There are a variety of hands-on stations here that teach you about forensic evidence - from DNA to ballistics to blood. We looked at hair and fiber samples under a microscope, compared shoe prints to a cast of a shoe print from a crime scene, used special light to illuminate a fingerprint on a soda can, and examined different skull fractures to determine the weapon used in a crime.
We also watched videos about three very different real-life crimes, examined evidence collected during their investigations, and learned how detectives used this evidence to solve the crimes and ultimately get convictions. This was really fun and interesting, akin to an episode of your favorite crime show drama but you get to participate in solving the crime!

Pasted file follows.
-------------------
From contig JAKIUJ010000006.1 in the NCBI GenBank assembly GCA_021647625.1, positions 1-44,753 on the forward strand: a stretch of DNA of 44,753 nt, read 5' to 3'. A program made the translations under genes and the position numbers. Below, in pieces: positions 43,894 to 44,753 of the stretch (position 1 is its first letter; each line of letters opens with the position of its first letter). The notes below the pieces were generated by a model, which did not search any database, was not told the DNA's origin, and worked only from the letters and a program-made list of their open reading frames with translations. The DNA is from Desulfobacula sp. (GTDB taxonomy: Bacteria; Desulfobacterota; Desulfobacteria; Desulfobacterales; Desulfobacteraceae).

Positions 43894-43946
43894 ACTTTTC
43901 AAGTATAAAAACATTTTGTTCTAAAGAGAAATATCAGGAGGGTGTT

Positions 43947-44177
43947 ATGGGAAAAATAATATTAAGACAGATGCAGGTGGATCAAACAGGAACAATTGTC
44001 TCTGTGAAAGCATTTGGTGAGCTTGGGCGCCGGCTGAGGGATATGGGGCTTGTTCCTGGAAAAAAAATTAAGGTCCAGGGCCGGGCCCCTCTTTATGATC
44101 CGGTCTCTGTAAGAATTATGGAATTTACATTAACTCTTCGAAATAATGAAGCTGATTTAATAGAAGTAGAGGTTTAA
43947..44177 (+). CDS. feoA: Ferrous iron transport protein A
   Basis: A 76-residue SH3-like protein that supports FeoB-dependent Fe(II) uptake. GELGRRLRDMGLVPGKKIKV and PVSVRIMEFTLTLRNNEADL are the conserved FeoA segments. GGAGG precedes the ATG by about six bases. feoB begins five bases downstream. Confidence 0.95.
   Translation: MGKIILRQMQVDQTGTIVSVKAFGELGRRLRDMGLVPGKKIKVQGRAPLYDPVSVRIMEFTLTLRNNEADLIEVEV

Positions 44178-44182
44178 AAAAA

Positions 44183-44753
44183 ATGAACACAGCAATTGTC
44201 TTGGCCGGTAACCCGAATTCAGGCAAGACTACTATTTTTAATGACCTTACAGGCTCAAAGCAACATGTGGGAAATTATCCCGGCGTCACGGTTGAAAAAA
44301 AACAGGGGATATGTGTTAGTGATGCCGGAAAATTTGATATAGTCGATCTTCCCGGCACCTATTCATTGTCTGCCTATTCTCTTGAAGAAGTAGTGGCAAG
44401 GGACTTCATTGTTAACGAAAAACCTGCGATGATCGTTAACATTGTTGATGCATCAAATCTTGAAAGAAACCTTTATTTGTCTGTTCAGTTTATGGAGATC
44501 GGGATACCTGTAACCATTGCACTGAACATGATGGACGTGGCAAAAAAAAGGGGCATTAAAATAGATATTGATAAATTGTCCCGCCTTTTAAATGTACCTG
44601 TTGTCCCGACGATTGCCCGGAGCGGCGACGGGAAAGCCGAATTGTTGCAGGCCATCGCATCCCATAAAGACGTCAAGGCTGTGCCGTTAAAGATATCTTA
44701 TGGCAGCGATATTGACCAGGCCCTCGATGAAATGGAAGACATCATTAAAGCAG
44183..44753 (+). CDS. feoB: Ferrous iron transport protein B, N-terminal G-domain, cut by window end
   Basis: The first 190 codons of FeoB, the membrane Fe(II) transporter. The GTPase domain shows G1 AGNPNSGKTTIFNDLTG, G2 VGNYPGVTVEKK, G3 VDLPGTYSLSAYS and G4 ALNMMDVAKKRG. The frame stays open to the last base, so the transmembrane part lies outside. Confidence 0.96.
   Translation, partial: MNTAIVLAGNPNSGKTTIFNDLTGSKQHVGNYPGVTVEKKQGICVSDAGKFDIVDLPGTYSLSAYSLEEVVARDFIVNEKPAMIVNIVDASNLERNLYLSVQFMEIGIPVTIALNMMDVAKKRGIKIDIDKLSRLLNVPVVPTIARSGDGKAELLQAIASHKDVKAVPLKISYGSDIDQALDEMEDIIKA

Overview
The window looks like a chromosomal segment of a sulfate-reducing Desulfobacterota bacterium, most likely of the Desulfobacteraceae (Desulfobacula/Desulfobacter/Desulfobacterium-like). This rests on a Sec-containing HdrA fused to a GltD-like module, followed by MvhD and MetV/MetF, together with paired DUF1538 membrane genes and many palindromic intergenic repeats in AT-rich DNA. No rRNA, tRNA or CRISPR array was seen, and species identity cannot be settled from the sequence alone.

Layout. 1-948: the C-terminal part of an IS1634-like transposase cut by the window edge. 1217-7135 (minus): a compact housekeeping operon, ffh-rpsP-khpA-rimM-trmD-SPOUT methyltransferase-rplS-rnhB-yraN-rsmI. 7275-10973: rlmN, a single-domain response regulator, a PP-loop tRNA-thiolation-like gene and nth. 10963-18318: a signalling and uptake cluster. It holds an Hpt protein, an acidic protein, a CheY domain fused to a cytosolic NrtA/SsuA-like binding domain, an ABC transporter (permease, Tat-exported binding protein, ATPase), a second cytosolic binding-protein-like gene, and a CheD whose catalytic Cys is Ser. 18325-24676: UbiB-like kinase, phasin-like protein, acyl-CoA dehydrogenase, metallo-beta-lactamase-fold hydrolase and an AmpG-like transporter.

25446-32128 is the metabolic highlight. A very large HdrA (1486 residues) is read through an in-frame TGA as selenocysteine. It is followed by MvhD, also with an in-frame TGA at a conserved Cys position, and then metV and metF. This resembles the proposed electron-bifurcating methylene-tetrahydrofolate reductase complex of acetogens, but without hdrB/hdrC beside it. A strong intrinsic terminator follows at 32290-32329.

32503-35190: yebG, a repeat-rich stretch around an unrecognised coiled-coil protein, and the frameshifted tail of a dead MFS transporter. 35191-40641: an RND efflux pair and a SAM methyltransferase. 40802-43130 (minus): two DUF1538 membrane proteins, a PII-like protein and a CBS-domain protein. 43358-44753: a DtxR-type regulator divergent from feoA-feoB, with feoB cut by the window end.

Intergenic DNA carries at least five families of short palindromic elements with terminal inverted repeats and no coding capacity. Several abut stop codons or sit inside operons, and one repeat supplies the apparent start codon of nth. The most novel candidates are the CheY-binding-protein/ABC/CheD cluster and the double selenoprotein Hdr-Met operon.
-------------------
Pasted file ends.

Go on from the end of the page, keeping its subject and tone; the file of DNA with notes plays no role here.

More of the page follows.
Play I Spy
The Museum has a large collection of historical law enforcement artifacts, including items from the September 11th terrorist attacks; a motorcycle and vest used by an undercover agent to infiltrate a notorious motorcycle gang; and even Former FBI Director, J. Edgar Hoover's desk and office furnishings.
The Museum's Reel to Real exhibit features a collection of toys and memorabilia from cop TV shows and movies, including a costume used by actor Peter Weller in RoboCop2. There is a monitor where you can view scenes from different shows and movies and vote for your favorite scene, line, etc. My daughter thought that was a lot of fun even though she had never seen or even heard of any of them!
Honor the Fallen